The council released the unanimous statement after UN Secretary General Antonio Guterres on Friday agreed to appoint a new UN envoy to replace Nicholas Haysom, who was declared persona non grata by the Mogadishu government on January 1.
Haysom, a South African lawyer and experienced diplomat, was ordered to leave after he questioned the government’s arrest of an Al-Shabaab defector who ran for election.
The British-drafted statement expressed “regret” for the decision and expressed full support for the UN mission to Somalia.
Council members reiterated “their expectation of full cooperation between Somalia and the United Nations”, it added.
The council met behind closed doors on Friday to discuss a response to Somalia’s decision but China asked for more time to consider the text, diplomats said.
China presented amendments on Saturday to stress that the council respects Somalia’s “sovereignty, territorial integrity, political independence and unity,” diplomats said.
The council statement said 2019 will be a “critical year for Somalia” and called on its leaders “to work together to advance political and security reforms.”
On Friday, Guterres’ spokesman said the UN chief “deeply regrets” the decision to expel Haysom but that he nevertheless intends to appoint a new envoy.
Guterres spoke twice by phone with President Mohamed Abdullahi Mohamed to urge him to reverse the decision but the Somali president told him on Friday that Haysom would not be welcomed back, diplomats said.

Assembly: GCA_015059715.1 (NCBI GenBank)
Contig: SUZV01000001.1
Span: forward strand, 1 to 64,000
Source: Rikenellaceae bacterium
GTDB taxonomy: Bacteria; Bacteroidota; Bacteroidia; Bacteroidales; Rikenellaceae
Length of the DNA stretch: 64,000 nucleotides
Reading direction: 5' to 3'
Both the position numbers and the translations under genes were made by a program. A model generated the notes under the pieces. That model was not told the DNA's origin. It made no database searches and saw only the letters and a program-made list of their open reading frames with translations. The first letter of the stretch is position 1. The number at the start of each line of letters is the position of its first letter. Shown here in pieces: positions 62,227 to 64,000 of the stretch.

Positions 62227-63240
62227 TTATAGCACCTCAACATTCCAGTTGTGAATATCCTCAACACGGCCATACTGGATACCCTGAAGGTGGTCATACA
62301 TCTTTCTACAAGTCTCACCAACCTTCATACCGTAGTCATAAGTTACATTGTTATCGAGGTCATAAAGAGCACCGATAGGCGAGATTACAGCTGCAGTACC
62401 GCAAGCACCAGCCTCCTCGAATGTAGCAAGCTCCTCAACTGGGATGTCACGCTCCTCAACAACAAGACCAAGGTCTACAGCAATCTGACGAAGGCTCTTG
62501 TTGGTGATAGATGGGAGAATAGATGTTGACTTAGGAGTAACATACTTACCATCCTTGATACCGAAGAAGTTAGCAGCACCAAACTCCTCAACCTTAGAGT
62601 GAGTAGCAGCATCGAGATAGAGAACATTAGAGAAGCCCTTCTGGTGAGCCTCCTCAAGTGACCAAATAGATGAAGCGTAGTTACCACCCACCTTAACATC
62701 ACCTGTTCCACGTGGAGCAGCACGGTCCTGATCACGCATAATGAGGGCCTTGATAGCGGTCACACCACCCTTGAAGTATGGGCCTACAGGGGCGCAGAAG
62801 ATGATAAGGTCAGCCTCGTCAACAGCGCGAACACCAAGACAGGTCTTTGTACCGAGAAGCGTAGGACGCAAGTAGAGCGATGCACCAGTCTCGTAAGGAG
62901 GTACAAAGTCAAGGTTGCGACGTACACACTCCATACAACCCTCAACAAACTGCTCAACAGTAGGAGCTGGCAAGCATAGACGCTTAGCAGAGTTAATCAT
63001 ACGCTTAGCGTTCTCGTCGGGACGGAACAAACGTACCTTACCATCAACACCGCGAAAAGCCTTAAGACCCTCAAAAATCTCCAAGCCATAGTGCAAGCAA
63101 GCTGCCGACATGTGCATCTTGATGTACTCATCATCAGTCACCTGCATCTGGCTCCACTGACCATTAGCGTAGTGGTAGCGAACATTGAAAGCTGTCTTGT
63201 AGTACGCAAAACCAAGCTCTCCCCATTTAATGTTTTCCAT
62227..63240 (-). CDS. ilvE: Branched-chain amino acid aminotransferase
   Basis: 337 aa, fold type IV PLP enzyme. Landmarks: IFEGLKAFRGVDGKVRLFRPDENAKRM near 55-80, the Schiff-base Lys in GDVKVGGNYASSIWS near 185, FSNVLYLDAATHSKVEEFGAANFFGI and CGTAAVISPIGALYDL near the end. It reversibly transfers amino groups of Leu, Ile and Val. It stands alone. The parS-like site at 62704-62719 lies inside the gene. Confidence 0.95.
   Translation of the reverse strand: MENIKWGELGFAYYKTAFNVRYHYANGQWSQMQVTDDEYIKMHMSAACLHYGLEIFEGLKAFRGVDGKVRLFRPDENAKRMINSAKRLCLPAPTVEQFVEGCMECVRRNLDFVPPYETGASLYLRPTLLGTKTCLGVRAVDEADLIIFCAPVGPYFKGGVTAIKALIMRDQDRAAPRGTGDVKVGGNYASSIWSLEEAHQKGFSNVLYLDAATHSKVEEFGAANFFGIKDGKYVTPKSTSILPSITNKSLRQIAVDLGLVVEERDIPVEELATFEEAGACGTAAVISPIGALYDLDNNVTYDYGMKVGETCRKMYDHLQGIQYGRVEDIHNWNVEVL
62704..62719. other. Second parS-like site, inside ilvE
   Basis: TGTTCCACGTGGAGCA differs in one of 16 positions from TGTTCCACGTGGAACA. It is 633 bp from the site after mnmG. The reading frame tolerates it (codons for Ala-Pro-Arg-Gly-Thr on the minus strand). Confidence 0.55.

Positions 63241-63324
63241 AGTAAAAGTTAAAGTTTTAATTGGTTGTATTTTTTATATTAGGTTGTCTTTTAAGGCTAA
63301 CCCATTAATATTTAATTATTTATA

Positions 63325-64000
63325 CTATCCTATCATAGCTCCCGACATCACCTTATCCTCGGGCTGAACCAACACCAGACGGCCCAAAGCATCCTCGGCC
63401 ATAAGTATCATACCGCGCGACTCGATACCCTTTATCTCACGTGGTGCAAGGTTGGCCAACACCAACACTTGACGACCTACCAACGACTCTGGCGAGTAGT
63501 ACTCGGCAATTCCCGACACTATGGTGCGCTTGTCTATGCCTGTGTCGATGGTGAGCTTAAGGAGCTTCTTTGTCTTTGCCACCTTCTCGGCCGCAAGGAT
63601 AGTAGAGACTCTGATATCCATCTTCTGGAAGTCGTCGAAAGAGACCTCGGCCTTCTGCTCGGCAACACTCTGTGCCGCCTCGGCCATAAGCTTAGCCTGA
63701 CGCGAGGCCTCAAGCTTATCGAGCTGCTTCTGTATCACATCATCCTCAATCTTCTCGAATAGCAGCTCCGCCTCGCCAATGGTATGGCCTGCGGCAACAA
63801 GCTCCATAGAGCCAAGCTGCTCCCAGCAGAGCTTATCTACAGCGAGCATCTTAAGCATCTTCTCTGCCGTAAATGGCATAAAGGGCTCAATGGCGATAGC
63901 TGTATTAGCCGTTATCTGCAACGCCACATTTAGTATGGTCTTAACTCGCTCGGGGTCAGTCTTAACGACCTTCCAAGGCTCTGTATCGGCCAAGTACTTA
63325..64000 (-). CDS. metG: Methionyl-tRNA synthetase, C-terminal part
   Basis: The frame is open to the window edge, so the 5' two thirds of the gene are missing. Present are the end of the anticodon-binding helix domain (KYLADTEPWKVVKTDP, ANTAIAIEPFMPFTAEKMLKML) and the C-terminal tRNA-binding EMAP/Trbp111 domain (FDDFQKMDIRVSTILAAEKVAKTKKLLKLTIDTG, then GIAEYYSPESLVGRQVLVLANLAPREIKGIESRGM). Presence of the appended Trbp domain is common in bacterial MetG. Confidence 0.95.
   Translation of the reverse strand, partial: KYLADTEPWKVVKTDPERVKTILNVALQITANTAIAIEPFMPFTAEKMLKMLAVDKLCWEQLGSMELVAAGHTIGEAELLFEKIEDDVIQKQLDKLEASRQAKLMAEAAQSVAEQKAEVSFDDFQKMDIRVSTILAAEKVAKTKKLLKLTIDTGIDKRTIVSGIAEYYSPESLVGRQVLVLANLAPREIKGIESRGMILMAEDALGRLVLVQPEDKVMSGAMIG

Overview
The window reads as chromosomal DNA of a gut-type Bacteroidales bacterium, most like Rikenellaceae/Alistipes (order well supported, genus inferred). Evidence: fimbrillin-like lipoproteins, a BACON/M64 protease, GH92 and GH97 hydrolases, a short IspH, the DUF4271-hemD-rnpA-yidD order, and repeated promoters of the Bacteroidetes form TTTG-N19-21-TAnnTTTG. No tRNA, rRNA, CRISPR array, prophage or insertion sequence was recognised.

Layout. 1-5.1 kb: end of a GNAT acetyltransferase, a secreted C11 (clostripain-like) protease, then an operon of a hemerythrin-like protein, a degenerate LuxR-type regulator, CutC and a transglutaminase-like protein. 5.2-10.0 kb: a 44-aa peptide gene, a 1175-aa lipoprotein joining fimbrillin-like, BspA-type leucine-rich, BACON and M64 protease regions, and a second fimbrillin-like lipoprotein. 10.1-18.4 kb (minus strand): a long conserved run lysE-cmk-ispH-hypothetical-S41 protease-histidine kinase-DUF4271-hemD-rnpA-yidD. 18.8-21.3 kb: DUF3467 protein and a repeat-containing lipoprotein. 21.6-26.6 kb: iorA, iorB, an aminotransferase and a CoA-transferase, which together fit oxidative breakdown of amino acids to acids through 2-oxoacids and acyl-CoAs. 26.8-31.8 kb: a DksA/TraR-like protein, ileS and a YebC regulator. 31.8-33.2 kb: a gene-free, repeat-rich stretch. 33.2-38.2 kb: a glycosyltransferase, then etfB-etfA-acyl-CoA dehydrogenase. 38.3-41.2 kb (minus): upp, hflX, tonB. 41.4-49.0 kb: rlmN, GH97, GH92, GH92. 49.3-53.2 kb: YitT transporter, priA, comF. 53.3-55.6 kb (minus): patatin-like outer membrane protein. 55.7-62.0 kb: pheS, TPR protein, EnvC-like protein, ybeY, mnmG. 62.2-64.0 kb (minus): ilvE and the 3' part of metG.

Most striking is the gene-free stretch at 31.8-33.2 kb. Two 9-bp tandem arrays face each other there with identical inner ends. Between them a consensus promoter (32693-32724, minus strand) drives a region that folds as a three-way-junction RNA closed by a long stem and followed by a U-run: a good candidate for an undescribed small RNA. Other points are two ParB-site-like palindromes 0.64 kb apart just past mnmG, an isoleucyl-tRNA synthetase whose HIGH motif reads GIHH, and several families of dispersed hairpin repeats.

Haysom, who took up the post of UN envoy in October, warned the council during a meeting on Thursday of a risk of conflict during elections in Somalia’s federal states due to tensions with the central authorities.
The arrest of Muktar Robow could discourage other Al-Shabaab militants “who may be considering exchanging violence for a political path,” said Haysom.
Robow, who defected from the Islamist Al-Shabaab group in 2017, was arrested last month and flown to the capital Mogadishu after announcing his bid for the state presidency in South West State.
The arrest sparked protests in the southwestern town of Baidoa on December 13-15 that were violently suppressed by Somalia’s security forces, leaving at least 15 dead.
In a letter sent to the government, Haysom requested an investigation of the protest violence and information on the legal basis for arresting Robow.
The UN mission in Somalia is tasked with supporting peace efforts and the strengthening of government institutions in the Horn of Africa nation, which were ruined by decades of civil war.